The best works of literature echo across space and time; they may tell a specific tale, but simultaneously, they also speak of stories, struggles and values that reach out to the core of our experiences.
It was purely by coincidence that I watched the 2015 Malaysian film Jagat at the same time as I was reading Maya Angelou’s seminal autobiography, I Know Why The Caged Bird Sings. Having happened hence, however, my experiences of each couldn’t help but frame the other.
Caged Bird (published in 1969) by the Pulitzer Prize-nominated author, poet and civil rights activist, needs little introduction. I was utterly beguiled by Angelou’s writing, her way of using words to paint a wholly unexpected yet crystal-clear picture.
Equally, I couldn’t help but be aware of the book’s significance – as a piece of literature, as an expression of the African-American experience, and as an unflinchingly honest tale of racism and misogyny, all wrapped in decades’ worth of critical acclaim and enamoured readers.
As such, I’m not trying to compare Caged Bird and Jagat, though the latter is a fine accomplishment – they are miles apart in many ways.
What the autobiographical book does share with Jagat, a movie about the struggles of Malaysian-Indians who exist on the lower end of the socio-economic ladder, is the use of a child’s perspective to tell a much larger story. In both, the young protagonist’s inner landscape is used to depict the wider social realities they live in.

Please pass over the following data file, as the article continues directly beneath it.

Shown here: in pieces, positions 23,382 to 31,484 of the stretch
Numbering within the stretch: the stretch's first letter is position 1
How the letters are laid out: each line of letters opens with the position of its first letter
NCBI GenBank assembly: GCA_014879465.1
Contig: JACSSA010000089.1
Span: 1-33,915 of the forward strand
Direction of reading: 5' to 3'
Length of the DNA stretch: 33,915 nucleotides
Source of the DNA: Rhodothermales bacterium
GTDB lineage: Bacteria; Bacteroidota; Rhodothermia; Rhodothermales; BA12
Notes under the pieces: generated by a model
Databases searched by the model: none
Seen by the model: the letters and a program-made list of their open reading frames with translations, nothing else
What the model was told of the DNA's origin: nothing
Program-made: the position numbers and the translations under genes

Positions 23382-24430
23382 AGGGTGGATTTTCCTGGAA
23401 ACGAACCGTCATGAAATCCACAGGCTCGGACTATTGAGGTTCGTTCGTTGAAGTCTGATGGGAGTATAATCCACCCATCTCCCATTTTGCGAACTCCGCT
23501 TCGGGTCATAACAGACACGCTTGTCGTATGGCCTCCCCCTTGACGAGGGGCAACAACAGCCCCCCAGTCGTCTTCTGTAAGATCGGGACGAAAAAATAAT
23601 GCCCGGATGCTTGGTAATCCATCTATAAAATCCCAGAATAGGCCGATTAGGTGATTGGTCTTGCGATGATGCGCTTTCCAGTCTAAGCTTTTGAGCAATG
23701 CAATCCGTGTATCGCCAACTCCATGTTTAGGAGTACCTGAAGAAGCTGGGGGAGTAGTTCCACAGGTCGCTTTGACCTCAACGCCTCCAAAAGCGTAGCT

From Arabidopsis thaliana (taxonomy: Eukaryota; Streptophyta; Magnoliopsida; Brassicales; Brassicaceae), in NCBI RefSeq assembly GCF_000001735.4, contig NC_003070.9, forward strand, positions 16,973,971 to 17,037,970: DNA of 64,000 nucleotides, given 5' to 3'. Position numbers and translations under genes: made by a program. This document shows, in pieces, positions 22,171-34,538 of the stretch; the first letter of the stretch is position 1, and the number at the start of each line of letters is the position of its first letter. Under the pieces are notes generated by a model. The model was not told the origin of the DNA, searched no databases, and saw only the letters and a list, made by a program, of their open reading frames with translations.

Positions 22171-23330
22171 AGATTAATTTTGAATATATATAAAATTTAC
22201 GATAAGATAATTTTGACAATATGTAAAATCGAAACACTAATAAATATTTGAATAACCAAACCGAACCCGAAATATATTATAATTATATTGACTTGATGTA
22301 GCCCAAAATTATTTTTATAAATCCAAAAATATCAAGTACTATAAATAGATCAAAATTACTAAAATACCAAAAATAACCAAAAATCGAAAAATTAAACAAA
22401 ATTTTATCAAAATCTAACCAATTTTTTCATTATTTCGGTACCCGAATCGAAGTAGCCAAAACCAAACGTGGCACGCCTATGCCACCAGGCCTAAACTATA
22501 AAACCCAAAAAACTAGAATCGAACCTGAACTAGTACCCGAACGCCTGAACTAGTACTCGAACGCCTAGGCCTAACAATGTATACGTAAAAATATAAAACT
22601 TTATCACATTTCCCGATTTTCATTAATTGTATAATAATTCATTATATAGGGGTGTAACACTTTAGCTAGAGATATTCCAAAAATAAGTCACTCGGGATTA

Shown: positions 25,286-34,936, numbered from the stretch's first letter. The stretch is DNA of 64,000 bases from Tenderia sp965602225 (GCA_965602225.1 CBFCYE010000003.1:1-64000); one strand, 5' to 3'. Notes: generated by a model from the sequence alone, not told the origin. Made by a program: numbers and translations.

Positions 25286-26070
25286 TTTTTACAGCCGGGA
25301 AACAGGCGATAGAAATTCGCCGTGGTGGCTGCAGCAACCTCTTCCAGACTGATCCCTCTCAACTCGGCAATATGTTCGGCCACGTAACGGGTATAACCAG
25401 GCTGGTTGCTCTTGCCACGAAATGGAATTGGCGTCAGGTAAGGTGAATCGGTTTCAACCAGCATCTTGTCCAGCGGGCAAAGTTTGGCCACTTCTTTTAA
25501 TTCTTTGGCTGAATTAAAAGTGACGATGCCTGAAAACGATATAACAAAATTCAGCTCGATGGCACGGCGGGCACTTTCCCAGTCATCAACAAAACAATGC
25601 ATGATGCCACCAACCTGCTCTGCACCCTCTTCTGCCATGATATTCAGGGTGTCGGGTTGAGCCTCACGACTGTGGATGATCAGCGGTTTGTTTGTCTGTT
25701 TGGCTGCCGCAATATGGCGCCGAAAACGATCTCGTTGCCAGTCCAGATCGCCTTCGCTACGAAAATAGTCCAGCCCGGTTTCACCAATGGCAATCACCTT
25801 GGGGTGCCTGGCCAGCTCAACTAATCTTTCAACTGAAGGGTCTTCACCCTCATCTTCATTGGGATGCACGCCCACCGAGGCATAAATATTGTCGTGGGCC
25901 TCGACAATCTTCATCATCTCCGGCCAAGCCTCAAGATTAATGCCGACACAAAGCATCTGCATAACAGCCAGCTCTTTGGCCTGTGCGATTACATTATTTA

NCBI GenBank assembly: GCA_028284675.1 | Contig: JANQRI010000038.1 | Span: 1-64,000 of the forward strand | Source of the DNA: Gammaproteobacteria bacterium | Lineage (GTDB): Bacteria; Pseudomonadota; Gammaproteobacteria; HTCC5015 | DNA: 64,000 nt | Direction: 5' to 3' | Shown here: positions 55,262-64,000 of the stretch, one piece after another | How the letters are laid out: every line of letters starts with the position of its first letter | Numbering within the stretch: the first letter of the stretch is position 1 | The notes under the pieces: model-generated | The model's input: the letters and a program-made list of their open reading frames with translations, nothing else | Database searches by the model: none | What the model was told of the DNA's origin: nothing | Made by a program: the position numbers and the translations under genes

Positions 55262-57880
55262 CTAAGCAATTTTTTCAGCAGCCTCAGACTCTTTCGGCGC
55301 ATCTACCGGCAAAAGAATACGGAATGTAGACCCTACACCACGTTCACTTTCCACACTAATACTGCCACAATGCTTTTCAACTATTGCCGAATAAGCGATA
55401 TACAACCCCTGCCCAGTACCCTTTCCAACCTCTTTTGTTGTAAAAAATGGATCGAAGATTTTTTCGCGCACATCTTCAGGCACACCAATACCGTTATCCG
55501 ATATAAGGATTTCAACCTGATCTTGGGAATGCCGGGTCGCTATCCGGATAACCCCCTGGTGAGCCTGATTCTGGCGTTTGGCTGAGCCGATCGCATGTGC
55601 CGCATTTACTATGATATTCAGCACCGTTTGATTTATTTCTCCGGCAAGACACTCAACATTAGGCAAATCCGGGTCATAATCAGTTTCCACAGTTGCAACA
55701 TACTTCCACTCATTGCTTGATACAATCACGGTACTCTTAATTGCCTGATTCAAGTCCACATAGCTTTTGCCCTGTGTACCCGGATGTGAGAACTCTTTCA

Caged Bird chronicles Angelou’s life from age three to 17, from her experiences as a child in the racially segregated South to an increasingly capable and self-aware young woman in San Francisco.
She writes of being abandoned by her parents as a child, facing systemic racism at every turn, and in the book’s most aching section, of being raped at the age of eight by an adult man.
Angelou blends childhood observations of those around her with retrospective analysis as an adult writing the book, which makes for incredibly insightful reading.
What is most striking, however, is the way she uses the telling of her own story to shed so much light on the adults who were around her.
Similarly, Jagat uses the story of 12-year-old boy named Appoi, living in a small town in Perak in the early 1990s, as its lens. Raised amidst the threat of poverty, Appoi (a brilliantly cast Harvind Raj) is poised between a well-intentioned but distant father and the lure of urban crime.
In place of the adult hindsight afforded in Caged Bird, Jagat’s writer/director Shanjhey Kumar Perumal positions us, the audience – Appoi may not yet have grown up to reflect on his actions and those around him, but we do, and we understand the almost inevitable conclusion ahead.
In both stories, the way children internalise and are, in turn, shaped by the inequalities surrounding them comes starkly to the fore.
The adults in their lives, meanwhile, are both victims and perpetrators, re-enacting the same familiar patterns of damage that moulded them. In the end, they are all links on a continuous chain, products of people who are not necessarily trying their best, simply still trying.
It is, of course, no coincidence that Angelou’s story should resonate so strongly within a film like Jagat, which also grapples with issues of racial prejudice, social injustice and their effects on communities and individuals.
If anything, it is a testament to her ability to narrate the many untold stories that deserve a voice; and in turn, indirectly paving the path for a narrative like Jagat to emerge, someday, somewhere.
Sharmilla Ganesan is currently a Fulbright/Hubert H. Humphrey fellow at the University of Maryland in the United States. She is reading her way through the titles in 1001 Books You Must Read Before You Die. Join the conversation at facebook.com/BeBookedOut or Tweet @SharmillaG.